R. Eliezer Waldenberg of the Israel Chief Rabbinate Council went a step further, forbidding a host to smoke in his own home, if this habit bothers or harms his guests or members of the family, and especially children who might be present.5


Danger to the Smoker


Rabbinic respondents have been divided on the question of whether available medical evidence is sufficient to ban smoking as dangerous in the view of Jewish religious law.


R. Feinstein would concede only that, since “we may be wary of the danger of becoming ill from smoking, it would be better to be cautious.”


However, in his view, it is impossible to forbid smoking for two reasons :


1. Tobacco is in very wide use and has become an entrenched popular practice. The Talmud states about such a habit : “Since the multitude are accustomed to it, ‘the Lord will protect the foolish'”.6


2. “We must especially note that some of the great Torah scholars in past generations were smokers and still are in our day.”


The only thing that may be done is to advise against acquiring the habit and especially against allowing one’s children to learn to smoke. Nevertheless, in his opinion, the Torah does not rule out offering a light or matches to a smoker.7


The sephardic chief rabbi of Tel Aviv, R. Haim David Halevi, disagreed with this ruling. A youngster asked him whether he must obey his father who sent him out to buy a pack of cigarettes. R. Halevi responded : “In view of the fact that physicians have universally warned against the great danger of smoking to human health, and since, in my opinion, it is forbidden by the Torah which commands : “You shall carefully preserve your lives” (Deuteronomy 15:4), you are not permitted to buy him cigarettes. Furthermore, whenever you see him with a cigarette in his mouth, say to him, ‘Father, see what we are warned in the Torah about preserving life and we know that smoking is very harmful’ – in the hope that he will understand, overcome and refrain.”8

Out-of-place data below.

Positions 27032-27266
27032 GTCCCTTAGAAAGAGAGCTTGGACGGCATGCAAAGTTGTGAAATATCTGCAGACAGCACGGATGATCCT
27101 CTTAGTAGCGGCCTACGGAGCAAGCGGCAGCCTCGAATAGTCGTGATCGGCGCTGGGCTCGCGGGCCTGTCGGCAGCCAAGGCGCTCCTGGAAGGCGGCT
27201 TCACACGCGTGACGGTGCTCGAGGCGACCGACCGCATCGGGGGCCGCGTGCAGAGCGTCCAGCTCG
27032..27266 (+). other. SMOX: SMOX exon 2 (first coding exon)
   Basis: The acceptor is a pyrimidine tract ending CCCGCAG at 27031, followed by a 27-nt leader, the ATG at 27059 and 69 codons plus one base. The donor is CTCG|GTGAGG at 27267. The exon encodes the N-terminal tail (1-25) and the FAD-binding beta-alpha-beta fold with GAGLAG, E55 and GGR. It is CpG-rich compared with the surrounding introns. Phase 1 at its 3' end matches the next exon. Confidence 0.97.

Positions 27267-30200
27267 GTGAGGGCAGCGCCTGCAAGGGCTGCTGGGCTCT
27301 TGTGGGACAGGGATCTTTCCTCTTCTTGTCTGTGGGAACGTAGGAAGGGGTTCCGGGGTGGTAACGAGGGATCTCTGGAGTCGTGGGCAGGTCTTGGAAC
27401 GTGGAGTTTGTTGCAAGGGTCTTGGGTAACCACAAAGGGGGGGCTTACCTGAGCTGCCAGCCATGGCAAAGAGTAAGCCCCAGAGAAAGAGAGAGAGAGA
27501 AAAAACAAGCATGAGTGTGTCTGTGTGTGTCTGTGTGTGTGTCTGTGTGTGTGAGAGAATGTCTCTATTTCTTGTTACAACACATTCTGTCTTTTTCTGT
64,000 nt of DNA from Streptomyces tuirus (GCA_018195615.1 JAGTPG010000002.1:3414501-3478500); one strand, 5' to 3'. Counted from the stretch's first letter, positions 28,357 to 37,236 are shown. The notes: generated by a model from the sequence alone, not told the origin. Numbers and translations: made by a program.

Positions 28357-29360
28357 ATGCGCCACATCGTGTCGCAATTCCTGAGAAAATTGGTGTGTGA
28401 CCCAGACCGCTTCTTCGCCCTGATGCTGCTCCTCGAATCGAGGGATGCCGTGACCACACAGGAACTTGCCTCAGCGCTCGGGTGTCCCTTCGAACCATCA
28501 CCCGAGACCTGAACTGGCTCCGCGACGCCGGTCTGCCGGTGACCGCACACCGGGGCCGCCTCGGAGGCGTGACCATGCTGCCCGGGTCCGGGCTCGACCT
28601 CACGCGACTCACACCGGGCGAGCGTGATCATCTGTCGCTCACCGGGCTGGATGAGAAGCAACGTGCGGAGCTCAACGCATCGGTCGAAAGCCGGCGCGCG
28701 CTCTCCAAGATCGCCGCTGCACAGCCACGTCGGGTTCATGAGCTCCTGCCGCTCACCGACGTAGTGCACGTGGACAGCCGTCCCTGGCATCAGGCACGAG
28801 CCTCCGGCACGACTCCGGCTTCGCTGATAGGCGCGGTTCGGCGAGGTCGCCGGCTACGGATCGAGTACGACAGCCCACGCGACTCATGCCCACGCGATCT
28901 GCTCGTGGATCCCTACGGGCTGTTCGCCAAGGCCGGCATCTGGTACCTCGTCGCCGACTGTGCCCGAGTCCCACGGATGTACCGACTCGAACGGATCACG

As a foremost expert on medicine in Jewish law, R. Eliezer Waldenberg accepts the findings of medical experts and proclaims that “smoking is the number one killer of humanity!” Disagreeing with R. Feinstein’s position, he declares “that there is no reason to congratulate oneself … and to rule that since smoking is widespread there is no reason to prohibit it.” R. Waldenberg points to medical findings that “cigarette smoking is the main cause of death from cancer … therefore it is certainly absurd to turn a blind eye on all this and to blithely conclude that (in a case like this) ‘The Lord will protect the foolish'”.9


The reality is that scientific evidence has conclusively proven that smoking is dangerous and even fatal. The United States Surgeon General has issued a 300 to 500 page volume every year on the dangers of smoking.10 There can no longer be any reasonable doubt about it.


Many smokers today see their habit as a strictly private matter, asserting that no one has a right to interfere or tell them to stop. Many modern rabbinic respondents reply by